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Morphological and chemical characteristics of onion plants (Allium cepa L.) associated with resistance to onion thrips/Caracteristicas morfologicas e quimicas de plantas de cebola (Allium cepa L.) associadas a resistencia ao tripes da cebola.

Introduction

Onion thrips, Thrips tabaci Lindeman, (Thysanoptera: Thripidae), is the main pest of onion (Allium cepa L.). Larvae and adults live in the leaf sheath and stalk, sucking up the contents of plant cells, causing a series of damages to the crop and thus severely affecting onion production (MOUND; MARULLO, 1996; PALMER et al., 1989).

T. tabaci is controlled mainly by means of chemical products, but their efficiency in the control of thrips is low, and high amounts of insecticides are required because the insects have a high escape capacity, high reproductive rate, fast development rate and low sensitivity to the insecticides (BACCI et al., 2008; MO et al., 2008). Some populations of T. tabaci have acquired resistance to the insecticides used in several regions of the world due to the indiscriminate use of agrochemicals (MARTIN et al., 2003; MACINTYRE ALLEN et al., 2005).

The usage of plant varieties resistant to pests is an alternative method of control in the field; it is environmentally sustainable, inexpensive and efficient (CUARTERO et al., 1999). In onions, resistance to T. tabaci is related to the morphological and/or chemical characteristics of the plants. The morphological factors responsible for resistance are the thickness and the rigidity of the cellular wall, the distribution and the size of stomata, the rugosity of the leaf surface, the composition and amount of wax accumulated on the surface of the leaves, the leaf shape and, the most investigated, the central angle between the leaves, once, all these features make it difficult for pests and microorganisms to attack the plant. (CUARTERO et al., 1999; FREI et al., 2003; MARTIN; WORKMAN, 2006; MO et al., 2008; MORSELLO et al., 2008; VOORRIPS et al., 2008).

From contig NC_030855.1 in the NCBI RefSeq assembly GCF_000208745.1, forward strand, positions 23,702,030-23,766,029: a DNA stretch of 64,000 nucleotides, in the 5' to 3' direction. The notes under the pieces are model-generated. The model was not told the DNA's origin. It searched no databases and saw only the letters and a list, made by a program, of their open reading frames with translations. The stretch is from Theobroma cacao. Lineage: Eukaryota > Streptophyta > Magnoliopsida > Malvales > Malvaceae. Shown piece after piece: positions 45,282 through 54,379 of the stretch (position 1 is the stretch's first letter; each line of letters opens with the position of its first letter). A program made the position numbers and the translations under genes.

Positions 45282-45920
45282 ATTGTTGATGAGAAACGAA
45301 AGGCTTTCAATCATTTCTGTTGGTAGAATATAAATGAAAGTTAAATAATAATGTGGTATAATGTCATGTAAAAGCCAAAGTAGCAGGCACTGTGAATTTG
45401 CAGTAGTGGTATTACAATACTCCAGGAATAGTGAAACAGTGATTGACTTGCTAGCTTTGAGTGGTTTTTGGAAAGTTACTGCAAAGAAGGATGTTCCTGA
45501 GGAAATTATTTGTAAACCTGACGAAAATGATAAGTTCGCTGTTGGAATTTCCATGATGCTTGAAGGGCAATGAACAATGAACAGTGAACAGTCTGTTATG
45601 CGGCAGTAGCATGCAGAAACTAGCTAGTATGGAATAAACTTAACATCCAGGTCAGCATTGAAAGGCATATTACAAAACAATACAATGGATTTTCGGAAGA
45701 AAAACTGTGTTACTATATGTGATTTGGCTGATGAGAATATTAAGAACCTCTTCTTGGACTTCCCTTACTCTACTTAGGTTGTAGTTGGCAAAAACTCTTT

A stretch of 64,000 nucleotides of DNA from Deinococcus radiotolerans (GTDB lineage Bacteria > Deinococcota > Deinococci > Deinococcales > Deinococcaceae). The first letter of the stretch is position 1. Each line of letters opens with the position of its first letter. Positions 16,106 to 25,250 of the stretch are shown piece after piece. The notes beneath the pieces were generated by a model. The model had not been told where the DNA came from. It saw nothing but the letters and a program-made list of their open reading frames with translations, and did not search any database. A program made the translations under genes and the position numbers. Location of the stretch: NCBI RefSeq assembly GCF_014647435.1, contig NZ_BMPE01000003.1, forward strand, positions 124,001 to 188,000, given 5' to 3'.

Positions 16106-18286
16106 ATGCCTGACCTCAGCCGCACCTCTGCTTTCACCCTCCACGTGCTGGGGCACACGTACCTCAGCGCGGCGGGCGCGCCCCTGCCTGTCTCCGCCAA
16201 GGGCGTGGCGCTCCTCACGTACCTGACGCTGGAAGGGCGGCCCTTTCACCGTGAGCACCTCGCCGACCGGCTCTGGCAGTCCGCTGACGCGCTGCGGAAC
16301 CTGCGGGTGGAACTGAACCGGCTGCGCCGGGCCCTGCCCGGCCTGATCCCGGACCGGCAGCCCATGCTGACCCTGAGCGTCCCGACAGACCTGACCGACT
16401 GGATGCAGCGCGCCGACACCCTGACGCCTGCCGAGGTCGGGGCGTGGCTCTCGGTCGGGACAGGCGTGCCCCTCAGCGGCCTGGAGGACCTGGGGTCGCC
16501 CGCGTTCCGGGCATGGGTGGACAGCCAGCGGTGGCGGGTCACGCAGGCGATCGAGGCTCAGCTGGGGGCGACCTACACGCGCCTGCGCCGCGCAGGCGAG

The plants' chemical and nutritional composition affects the feeding rate, development and reproduction of T. tabaci, resulting in resistant plants by antibiosis and antixenosis. Riefler and Koschier (2009) observed that different concentrations of primary metabolites, such as sugars, proteins and carbohydrates, influence oviposition, feeding time, plant exploitation and, consequently, the duration of each stage of life of T. tabaci. Plants less attractive to T. tabaci can yield a smaller number of larvae because they do not stimulate oviposition (DIAZ-MONTANO et al., 2010). Part of the plant chemical defence system against insects is composed of volatiles and various allelochemicals, such as monoterpenes, which have deterrent activity, and inhibit its feeding (KOSCHIER et al., 2000).

Due to the importance of plant resistance for the control of T. tabaci, this work was conducted to identify morphological and chemical characteristics of onion cultivars that can reduce thrips populations in the crop.

Material and methods

Field experiments were conducted in 2010 in the Center of Experimental Stations of Canguiri (CEEx -Canguiri) of the Federal University of Parana (UFPR), Pinhais, Parana State, Brazil (25[degrees] 25' S and 49[degrees] 08' W).

Seven cultivars of onions were evaluated: Alfa Sao Francisco, Alfa Sao Francisco RT, Alfa Tropical, BR 29, Sirius, Buccaneer and Vale Ouro IPA 11. Alfa Sao Francisco RT was the only cultivar previously known to be resistant to T. tabaci. The plants were sown on March 11, 2010 in expanded polystyrene trays and kept in a greenhouse until April 9, 2010, when they were transplanted to the field. The experiment was carried out in a completely randomised design, with an analysis of split-plot parcels X time. Four rows of plants were used, with 30 cm between rows and 15 cm between plants. For each cultivar, 60 plants were used. No phytosanitary treatment was carried out in the area during the experiment.

Evaluation of the number of thrips per plant